Below is a table showing the net weekly changes and 4 week history of selected agricultural futures contracts:


Market Watch




















% Change

July Corn







July CBOT Wheat







July KCBT Wheat







July MGEX Wheat







July Soybeans







July Soy Meal







July Soy Oil







June Live Cattle







May Feeder Cattle







June Lean Hogs







July Cotton







July Oats







July Rice








Cotton futures ended a dynamic run of up weeks with a loss of 355 points, or nearly 6%. Export sales continue to drag, with Chinese buying notably light compared to the last couple years. Retail sales data was negative for the apparel end of things, and the stock market (used as a proxy for the status of any economic recovery in the US) had a tough week. Planting delays were supportive, but with USDA showing a comfortable 5.6 million bales of 2010 ending stocks the weather bulls didn’t have much leverage.


Cattle futures lost 60 cents for the week, or less that ¾%. Cash cattle prices were higher for the week by $1-2, with June futures trading at a slight discount. Wholesale beef prices got a little boost from Memorial Day pipeline stocking, but lost momentum at mid-week. March beef exports were up 5.2%, making first quarter shipments 6.6% bigger than in 2008. This is helping to offset weakness in the domestic consumption caused by the recession.


Hogs rose dramatically, up 8.84% and showing the best weekly gain of any of the tracked commodities. Retailers had drained inventory following the H1N1 flu outbreak, but consumers came back as the education efforts expanded (showing that the virus was not spread by hogs or pork, but rather by human to human contact). Wholesale prices rebounded from late April levels, and cash hogs rallied sharply. May hog futures expired on Thursday at a premium to the CME Index, anticipating that it would rise over the next two days. March pork exports, pre-swine flu, were up 2.2% from March 2008 on a carcass weight basis.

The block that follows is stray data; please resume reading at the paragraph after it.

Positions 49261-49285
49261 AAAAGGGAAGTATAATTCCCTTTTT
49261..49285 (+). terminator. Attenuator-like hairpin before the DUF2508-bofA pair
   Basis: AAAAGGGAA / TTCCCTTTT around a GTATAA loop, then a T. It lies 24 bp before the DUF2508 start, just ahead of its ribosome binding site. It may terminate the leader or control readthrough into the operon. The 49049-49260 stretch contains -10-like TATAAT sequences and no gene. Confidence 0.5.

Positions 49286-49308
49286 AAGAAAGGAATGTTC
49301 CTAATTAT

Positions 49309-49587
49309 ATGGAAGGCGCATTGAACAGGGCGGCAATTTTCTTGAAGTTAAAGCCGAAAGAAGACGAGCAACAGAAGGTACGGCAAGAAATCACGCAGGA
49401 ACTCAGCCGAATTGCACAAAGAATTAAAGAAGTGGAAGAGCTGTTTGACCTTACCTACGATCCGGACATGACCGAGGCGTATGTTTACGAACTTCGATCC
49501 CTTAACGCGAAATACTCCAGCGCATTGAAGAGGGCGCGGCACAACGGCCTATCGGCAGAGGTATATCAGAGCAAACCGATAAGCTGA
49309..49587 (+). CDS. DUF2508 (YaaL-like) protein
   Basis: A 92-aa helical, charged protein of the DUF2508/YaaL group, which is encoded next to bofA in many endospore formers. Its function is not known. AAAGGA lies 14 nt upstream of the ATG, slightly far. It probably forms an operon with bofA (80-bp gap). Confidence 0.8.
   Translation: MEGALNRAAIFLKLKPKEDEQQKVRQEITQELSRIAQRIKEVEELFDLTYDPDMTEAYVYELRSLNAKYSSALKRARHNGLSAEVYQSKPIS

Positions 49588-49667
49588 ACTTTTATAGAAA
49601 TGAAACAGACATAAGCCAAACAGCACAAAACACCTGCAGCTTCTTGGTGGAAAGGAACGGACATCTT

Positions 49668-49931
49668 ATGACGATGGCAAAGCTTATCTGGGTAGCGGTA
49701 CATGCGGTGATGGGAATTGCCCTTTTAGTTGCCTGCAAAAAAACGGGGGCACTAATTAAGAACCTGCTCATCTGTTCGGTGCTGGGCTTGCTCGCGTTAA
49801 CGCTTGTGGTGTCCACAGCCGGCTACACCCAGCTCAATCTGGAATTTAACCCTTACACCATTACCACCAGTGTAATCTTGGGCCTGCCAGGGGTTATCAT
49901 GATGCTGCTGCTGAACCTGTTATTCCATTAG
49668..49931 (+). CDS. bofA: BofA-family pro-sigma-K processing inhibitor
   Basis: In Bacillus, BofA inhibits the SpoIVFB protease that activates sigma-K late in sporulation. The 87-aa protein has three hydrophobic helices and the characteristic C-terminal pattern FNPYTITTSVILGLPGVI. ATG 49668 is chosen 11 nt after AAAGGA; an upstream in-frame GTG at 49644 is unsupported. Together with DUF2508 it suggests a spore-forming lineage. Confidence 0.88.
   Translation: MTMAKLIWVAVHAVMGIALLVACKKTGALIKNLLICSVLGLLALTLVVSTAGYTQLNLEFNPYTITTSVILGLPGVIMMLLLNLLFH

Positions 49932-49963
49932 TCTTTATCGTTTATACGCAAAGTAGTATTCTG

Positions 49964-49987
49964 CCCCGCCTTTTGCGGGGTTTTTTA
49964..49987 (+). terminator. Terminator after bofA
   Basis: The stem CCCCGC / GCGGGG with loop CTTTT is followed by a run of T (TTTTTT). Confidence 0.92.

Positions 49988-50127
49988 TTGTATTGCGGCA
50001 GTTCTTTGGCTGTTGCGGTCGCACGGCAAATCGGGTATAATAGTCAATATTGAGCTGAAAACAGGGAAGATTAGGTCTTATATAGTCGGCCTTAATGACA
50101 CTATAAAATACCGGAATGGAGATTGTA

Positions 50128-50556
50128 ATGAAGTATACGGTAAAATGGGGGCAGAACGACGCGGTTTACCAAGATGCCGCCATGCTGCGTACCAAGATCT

Market Watch:  The main USDA reports for the week are the Cattle on Feed and Cold Storage reports, which are scheduled for Friday evening. Friday will also make the expiration of the June grain options. Not to be overlooked, USDA will release the weekly Crop Progress and Crop Condition ratings on Monday night, and the weekly Export Sales report on Thursday morning. The interest in the latter is focused on Chinese oilseed buying and whether the US is able to sell wheat after the recent rally. Last but not least, a week from Monday is the Memorial Day holiday, so Friday could be a thin trading day as the traders head out for the holiday or make it a 4-day weekend.


There is a risk of loss in futures and options trading.  Past performance is not necessarily indicative of future results.  Reproduction or rebroadcast of any portion of this article without written consent of Brugler Marketing & Management LLC is strictly prohibited.  Call 402-697-3623 for information on our more extensive paid content, or visit the web site @

© 2009 Brugler Marketing & Management, LLC